Nothing Lasts Forever Reviews
The film never received theatrical release or home video release, so I caught it on Turner Classic Movies, who premiered it on January 4th, 2015.
"Forever" is nearly a work of singular genius, except the conclusion fails to deliver on the promise of the first half. Zach Galligan ("Gremlins") is Adam Beckett, a young idealist who returns to New York from Europe with naive plans of being an artist. He has no demonstrated talent and hasn't even chosen a medium. But in this alternate New York, the Port Authority runs the city and is fiercely strict about which would-be artists are accepted into the population (apparently, Toulouse-Lautrec is also caught in the bureaucracy). The chief hurdle is an aptitude test, where Adam has to sketch a flirty nude within three minutes. The resulting product is one of the film's best laughs. His weak performance results in him being relegated to an Orwellian traffic-control post, with Aykroyd briefly portraying his grizzled supervisor. Eventually, Adam finds favor with a secret underground organization and earns an unlikely trip to the moon. Via bus. Romance and creative inspiration await him.
There a few old-fashioned, orchestrated songs that are quite well-written -- the title tune adds an amazing dubbed vocal -- and Eddie Fisher even turns up to sing "Oh, My Papa." Imogene Coca, Mort Sahl and Calvert "Larry 'Bud' Melman" DeForest are also in the cast.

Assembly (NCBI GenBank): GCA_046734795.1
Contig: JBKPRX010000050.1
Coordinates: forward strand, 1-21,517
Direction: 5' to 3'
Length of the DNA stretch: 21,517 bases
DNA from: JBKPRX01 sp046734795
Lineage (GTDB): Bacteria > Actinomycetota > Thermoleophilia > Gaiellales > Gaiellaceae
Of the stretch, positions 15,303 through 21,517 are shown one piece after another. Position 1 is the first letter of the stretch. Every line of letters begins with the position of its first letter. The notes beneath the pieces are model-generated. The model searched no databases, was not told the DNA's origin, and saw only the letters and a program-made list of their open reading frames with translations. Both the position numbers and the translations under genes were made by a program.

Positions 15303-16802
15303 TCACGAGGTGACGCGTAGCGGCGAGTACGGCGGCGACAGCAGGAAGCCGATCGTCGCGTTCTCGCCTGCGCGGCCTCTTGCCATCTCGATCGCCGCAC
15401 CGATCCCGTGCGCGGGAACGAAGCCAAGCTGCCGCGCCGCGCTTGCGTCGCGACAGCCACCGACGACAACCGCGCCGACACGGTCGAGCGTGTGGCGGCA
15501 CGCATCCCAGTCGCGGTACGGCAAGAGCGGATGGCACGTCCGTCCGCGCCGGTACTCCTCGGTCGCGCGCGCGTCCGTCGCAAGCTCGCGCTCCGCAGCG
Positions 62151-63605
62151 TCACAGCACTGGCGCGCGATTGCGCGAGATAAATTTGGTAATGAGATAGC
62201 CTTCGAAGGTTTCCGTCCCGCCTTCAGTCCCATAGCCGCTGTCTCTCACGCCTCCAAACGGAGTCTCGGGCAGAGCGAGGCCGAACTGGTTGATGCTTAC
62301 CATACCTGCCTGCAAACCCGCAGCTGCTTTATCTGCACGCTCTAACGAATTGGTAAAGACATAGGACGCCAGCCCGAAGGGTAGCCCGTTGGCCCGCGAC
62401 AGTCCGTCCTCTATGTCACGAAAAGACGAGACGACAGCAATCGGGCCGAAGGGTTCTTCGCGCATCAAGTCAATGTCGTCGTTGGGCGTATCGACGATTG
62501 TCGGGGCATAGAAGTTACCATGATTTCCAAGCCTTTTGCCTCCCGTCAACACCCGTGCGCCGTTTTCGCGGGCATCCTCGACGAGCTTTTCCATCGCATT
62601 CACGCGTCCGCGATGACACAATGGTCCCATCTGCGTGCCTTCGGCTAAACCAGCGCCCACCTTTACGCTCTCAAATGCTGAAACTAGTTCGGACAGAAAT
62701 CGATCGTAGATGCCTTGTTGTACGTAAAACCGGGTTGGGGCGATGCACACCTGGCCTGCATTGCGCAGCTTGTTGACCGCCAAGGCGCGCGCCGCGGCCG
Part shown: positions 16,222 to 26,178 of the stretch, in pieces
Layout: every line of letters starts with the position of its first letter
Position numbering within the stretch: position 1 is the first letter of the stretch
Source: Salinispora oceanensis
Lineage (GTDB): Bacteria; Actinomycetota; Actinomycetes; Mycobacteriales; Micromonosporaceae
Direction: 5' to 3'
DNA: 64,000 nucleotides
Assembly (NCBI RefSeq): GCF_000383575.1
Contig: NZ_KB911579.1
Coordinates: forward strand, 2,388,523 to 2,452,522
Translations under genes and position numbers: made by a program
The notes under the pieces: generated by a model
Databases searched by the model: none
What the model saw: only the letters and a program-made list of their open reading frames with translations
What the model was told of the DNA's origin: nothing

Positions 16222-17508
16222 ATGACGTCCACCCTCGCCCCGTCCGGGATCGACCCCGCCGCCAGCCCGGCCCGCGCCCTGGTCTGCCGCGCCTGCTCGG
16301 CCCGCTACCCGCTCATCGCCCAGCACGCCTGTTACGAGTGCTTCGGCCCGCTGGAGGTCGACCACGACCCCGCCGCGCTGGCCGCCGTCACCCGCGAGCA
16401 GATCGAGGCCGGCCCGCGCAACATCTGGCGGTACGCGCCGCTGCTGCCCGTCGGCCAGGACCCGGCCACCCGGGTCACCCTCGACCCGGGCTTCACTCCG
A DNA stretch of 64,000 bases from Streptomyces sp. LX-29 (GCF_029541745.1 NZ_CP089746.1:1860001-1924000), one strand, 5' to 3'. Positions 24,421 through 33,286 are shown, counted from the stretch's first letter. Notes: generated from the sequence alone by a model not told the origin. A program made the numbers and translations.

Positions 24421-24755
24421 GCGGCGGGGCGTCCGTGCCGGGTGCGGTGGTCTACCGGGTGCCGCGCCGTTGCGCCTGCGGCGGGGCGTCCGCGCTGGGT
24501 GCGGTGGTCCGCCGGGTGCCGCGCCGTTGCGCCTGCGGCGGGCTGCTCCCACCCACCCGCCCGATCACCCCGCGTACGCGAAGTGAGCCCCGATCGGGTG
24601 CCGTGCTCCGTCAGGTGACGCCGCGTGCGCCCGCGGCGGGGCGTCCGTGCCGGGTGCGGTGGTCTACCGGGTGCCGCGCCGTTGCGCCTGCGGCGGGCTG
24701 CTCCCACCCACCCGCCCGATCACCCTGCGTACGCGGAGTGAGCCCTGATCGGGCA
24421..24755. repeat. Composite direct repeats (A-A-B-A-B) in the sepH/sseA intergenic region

Galligan is a young man whose been abroad for years, and returned home only to find that the New York Port Authority has siezed control of the city, due to traffic problems. Galligan is a naive but kindly upstart who knows only that he wants to be an aritst. After failing the mandatory "art test" used to determine, who is an artist and who isn't, he is forced to work at the Holland Tunnel with Akroyd, but not for too long, as he meets a fellow artist, falls in love and is taken through a short montage of the new york art world.
The setting is essentially timeless, at one point, it suggests the thirties, at another they mention the 50's as part of the past, and at one brief moment, theres a strong hint of 80's, but the film is shot in black and white mostly, and made to resemble a science fiction from an earlyish period from the last century, 30's, 40's???
The plot takes a few turns from here which are suprising and fantastical and not to give away too much, but unfortunately since this movie has NEVER been released on home video or dvd(and doesnt seem likely too), I'll give a way a little more of what's to come...New York as you know it may be an illusion, the homeless are the secret masters of the city and possibly more, and the elderly have been taking routine bus trips to the moon since the 50's, they have chips in their heads which make them say "Miami" everytime they even think the word "Moon", so they can't tell anyone. All of these plot elements are told with a matter of factness and a touching sweetness, at no point does this film become cynical, mean, perverse, or pretentious (not something most films as rare and surreal as this can claim).
Others have rightly compared it to both Terry Gilliam and Woodey Allen at their most fanciful, but there's a sweetness to this, which gives it a charm all of its own. It's completely unique, very clever, and unusually heartwarming. See it by any means necessary, and as the secret society of bums commands,"Fear not, love all".
Also there is Dan Ayckroyd before he became an indiscriminate script-approver.